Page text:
A recent bid protest decision by the U.S. Government Accountability Office (“GAO”) is a reminder to government procurement officials and would-be government contractors of the importance of using the correct standards to identify and mitigate potential organizational conflicts of interests.

The Federal Acquisition Regulation (“FAR”) requires contracting officers to avoid, neutralize, or mitigate potential significant conflicts of interest to prevent an unfair competitive advantage or the existence of conflicting roles that might impair a contractor's objectivity. The identification of conflicts of interest is a fact-specific inquiry that requires the exercise of considerable discretion. In considering whether there is an actual or potential OCI, the FAR advises contracting officers to examine the particular facts of the contracting situation and the nature of the proposed contract, and to exercise common sense, good judgment, and sound discretion in deciding whether a significant OCI exists, and in determining the appropriate means for resolving any significant OCI that has been identified. If a contracting officer fails to consider whether any potential OCIs can be avoided or mitigated, or improperly determines that it cannot be avoided or mitigated, that contracting officer violates FAR 9.504(e). 

GAO has stated that the situations in which OCIs arise can be broadly categorized into three groups: (1) unequal access to information; (2) impaired objectivity; and (3) biased ground rules. 

An impaired objectivity OCI arises where a firm’s ability to render impartial advice to the government would be undermined by the firm’s competing interests.  The concern is that a firm's ability to render impartial advice to the government may be undermined by its relationship to the product or service being evaluated. 

An unequal access to information OCI exists where a firm has access to nonpublic information as part of its performance of a government contract, and where that information may provide the firm an unfair competitive advantage in a later competition for a government contract.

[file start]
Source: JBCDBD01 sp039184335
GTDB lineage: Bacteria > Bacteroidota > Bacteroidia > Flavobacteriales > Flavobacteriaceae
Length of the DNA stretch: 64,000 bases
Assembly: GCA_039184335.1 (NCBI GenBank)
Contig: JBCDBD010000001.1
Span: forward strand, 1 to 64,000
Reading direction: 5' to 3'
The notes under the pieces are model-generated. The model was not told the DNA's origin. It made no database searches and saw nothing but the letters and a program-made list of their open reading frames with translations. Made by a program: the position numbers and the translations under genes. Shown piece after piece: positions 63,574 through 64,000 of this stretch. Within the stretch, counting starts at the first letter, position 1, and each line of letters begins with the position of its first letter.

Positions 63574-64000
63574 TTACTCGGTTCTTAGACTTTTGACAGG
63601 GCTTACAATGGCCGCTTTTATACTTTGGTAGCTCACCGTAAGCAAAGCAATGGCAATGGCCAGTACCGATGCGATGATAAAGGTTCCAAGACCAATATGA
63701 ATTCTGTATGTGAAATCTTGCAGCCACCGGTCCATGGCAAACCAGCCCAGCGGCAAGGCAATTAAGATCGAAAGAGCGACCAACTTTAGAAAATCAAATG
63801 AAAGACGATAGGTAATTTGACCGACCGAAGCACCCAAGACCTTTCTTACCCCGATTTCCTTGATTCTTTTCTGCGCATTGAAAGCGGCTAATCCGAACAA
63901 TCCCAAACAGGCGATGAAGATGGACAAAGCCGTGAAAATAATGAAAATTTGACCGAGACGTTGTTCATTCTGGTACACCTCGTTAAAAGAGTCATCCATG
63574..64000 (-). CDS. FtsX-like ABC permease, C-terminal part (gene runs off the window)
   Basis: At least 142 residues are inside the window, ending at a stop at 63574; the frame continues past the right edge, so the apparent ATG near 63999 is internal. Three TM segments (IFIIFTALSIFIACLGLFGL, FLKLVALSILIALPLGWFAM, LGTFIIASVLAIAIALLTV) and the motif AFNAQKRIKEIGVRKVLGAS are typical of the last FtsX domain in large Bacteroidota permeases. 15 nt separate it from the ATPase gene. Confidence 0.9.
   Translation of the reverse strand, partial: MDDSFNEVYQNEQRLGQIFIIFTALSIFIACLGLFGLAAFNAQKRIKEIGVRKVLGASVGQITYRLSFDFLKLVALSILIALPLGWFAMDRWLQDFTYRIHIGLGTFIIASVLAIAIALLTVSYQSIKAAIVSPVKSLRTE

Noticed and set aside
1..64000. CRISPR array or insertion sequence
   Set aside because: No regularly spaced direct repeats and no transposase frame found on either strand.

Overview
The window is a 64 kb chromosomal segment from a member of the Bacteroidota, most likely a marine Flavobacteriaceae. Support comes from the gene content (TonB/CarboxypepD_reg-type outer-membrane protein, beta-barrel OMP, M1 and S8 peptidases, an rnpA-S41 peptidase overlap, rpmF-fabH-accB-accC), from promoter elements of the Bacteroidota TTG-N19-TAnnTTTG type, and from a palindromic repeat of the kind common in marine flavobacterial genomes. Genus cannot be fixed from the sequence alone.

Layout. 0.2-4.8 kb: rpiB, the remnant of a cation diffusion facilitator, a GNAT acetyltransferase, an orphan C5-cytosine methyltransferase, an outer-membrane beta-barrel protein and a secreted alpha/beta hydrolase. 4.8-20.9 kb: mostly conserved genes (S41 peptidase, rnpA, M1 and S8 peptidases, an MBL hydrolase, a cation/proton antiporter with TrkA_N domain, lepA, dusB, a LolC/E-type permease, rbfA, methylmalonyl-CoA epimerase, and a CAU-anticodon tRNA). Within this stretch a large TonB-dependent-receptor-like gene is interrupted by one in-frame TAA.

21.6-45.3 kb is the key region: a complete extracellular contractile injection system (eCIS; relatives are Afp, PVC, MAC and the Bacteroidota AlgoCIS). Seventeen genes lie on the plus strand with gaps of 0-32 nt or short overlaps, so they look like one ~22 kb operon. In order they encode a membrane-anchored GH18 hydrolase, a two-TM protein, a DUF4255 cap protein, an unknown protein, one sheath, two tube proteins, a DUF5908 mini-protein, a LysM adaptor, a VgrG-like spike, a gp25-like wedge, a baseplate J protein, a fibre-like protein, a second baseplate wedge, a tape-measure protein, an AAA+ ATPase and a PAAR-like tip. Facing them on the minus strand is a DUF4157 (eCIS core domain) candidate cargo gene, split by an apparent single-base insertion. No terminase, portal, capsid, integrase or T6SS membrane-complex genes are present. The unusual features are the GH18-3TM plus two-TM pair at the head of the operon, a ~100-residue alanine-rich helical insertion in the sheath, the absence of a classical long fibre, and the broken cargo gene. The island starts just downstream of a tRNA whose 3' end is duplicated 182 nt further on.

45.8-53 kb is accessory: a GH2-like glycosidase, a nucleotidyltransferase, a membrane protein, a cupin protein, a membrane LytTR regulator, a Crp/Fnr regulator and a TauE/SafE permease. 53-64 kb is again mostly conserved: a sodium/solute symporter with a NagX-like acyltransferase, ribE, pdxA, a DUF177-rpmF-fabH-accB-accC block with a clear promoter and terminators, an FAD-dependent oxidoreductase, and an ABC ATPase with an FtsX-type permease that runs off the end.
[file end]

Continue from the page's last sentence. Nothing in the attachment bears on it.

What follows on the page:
Lastly, a biased ground rules OCI arises where a firm, as part of its performance of a government contract, has in some sense set the ground rules for the competition for another government contract and could therefore skew the second competition, whether intentionally or not, in favor of itself.

Each of these three types of OCIs requires a different type of review by the contracting officer and, potentially, different types of mitigation or avoidance, as illustrated by the recent case, Safal Partners, Inc., B- 416937 (2019). That bid protest involved an allegation of an impaired objectivity OCI in connection with a task order to provide technical assistance and disseminate best practices among U.S. Department of Education grantees. The test for impaired objectivity is whether the contractor can perform its work impartially. Safal, a disappointed offeror, alleged that WestEd, a subcontractor to the awardee, had impaired objectivity because the new contract would involve assisting Department of Education grantees’ in implementing recommendations that WestEd itself would be making under a different contract it held. Safal alleged that WestEd could benefit itself financially by both recommending grantees for technical assistance under one contract and providing that assistance under the other contract.

The Department of Education’s contracting officer evaluated this alleged OCI and concluded that WestEd would not have the ability to funnel work to itself. In so concluding, the CO the ignored the fact that even if a contractor cannot funnel work to itself, it still may not be able to provide impartial advice because of other contracts and relationships that it has. GAO agreed with Safal and found that the contracting officer had not asked the right question. It is well settled, said GAO, that, where a contractor is expected to offer its input to the agency--for example, advising the agency about best practices to be followed by grantees, as was the case here--the contractor may have an OCI, even where the agency is not relying solely on the contractor’s input, and where the government retains the ultimate decision-making authority. GAO therefore sustained the protest and rejected the finding that there was no OCI.

Practice Tips

  • Contractors don’t want to waste money bidding on contracts they are not eligible for. Therefore, contractors should analyze their own potential OCIs before bidding.
  • The Request for Proposals may have requirements relating to avoiding and mitigating OCIs. Make sure to read and understand those requirements. Even if the RFP is silent, there may situations in which it is appropriate to proactively offer an OCI mitigation plan.
  • Keep abreast of competitors’ contracts so that OCI concerns can be raised when appropriate. Make sure they are raised in a timely fashion.
  • Government contracting officers should make sure they have a full understanding of the facts so they can properly analyze, identify and mitigate potential OCIs the first time around.


Kenneth B. Weckstein

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F: +1.617.289.0772

Shlomo D. Katz

P: +1.202.536.1753

F: +1.617.289.0775